Either ZEN (upward viewing) or NAD (downward viewing) flags.
*TAN (or *SEC section)
secθ value of path(s), where θ is the angle to the vertical. Thus only values secθ ≥ 1 are allowed and secθ=1 specifies a vertical path.
If nadir-viewing (NAD flag), then the surface flag (SFC) is also required. The RFM assumes, by default, that the surface has an emissivity of 1 (i.e., blackbody) and a temperature equal to the temperature at the base of the atmosphere. These values may be altered using the *SFC section of the driver table.

If an observer altitude is specified within the atmosphere (OBS flag) then the viewing geometry may alternatively be specified by an elevation angle α, in degrees, relative to the horizontal. This is done by replacing the section label *TAN (or *SEC) with *ELE. The RFM accepts values of 0.1 ≤ |α| ≤ 90.0, where α=90 corresponds to viewing vertically upward.

Flux calculations (FLX Flag), which involve integration over solid angle, also use the plane-parallel assumption.

## Circular Geometry

 The ray-path, shown in red can be specified in three ways: By the refracted tangent height zt By the geometric (or projected) tangent height zg By elevation angle α, which also requires the observation altitude zo Altitudes are defined (z=0) relative to the radius of curvature re. The atmosphere is defined in the same way as the plane parallel atmosphere, although in this case the Curtis-Godson equivalent parameters are derived for each path separately.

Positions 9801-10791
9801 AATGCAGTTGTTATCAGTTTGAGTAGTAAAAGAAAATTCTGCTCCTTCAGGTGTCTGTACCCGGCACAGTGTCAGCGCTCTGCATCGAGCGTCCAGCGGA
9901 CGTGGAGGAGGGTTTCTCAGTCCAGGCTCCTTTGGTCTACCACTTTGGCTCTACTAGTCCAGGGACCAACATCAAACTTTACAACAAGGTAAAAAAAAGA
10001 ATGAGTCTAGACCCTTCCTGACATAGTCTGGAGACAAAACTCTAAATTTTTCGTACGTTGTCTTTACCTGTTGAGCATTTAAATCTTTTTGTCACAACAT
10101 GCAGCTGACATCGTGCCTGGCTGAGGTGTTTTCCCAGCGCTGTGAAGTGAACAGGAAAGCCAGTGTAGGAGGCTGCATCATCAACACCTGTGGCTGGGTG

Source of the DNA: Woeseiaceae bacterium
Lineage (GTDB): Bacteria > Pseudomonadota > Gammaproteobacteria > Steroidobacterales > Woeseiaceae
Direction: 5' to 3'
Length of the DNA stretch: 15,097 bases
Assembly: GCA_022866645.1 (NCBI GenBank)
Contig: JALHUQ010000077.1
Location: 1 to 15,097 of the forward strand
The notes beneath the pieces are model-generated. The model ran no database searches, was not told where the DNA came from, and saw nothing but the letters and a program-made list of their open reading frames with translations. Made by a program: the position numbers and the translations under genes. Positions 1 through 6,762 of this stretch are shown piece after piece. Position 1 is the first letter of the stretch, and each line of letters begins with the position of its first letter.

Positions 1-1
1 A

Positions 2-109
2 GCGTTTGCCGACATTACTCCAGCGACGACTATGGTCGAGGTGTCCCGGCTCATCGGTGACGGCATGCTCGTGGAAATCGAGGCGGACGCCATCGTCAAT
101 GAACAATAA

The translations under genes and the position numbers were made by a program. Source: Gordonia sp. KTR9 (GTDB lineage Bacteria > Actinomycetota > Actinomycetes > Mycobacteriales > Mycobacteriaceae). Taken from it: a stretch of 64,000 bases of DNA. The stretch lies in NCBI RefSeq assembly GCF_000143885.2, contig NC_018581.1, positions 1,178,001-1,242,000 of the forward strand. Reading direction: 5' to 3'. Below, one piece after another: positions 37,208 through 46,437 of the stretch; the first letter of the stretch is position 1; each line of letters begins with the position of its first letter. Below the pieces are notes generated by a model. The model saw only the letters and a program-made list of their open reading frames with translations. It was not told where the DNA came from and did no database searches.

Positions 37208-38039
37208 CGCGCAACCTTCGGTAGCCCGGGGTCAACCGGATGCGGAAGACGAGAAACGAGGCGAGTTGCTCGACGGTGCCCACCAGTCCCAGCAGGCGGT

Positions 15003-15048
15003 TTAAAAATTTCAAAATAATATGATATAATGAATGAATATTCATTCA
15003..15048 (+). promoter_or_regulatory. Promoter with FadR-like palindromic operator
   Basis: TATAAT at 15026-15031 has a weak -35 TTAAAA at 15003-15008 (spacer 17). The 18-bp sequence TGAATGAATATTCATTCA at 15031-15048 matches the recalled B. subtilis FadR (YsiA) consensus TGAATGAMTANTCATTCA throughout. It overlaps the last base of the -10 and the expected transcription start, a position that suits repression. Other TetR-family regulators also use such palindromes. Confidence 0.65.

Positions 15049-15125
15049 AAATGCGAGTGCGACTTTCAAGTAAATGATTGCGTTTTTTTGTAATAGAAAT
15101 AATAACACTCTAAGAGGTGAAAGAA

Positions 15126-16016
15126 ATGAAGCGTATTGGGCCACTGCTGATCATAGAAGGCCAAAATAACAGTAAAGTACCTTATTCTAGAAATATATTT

The default option (ie in the absence of
HOM, NAD, ZEN or FLX flags) is for viewing a circular atmosphere. This includes refraction and allows for field-of-view convolution. It is necessary to include an altitude profile in the *ATM section of the driver file since this is required to establish the local curvature of the atmosphere for ray-tracing.

The ray path is specified according to how the *TAN section of the driver file is labelled.

*TAN (usual case)
Path specified by refracted, or actual, tangent height [km]
*GEO
Path specified by geometric, or projected tangent height [km]. That is: the tangent height that would be expected in the absence of any refraction effects
*ELE
Path specified by elevation angle [deg] above horizontal from the observer. Viewing from above the atmosphere (ie satellites) this would be a negative number. This also requires the observer altitude to be set (OBS flag and *OBS Section).
The radius of curvature for the atmosphere is defined for the altitude 0 km (the actual surface can be at any altitude). By default this is set to a typical earth value (6367.421 km, in phyadj_dat.f90), but can be altered using the RADCRV parameter in the *PHY section of the driver file.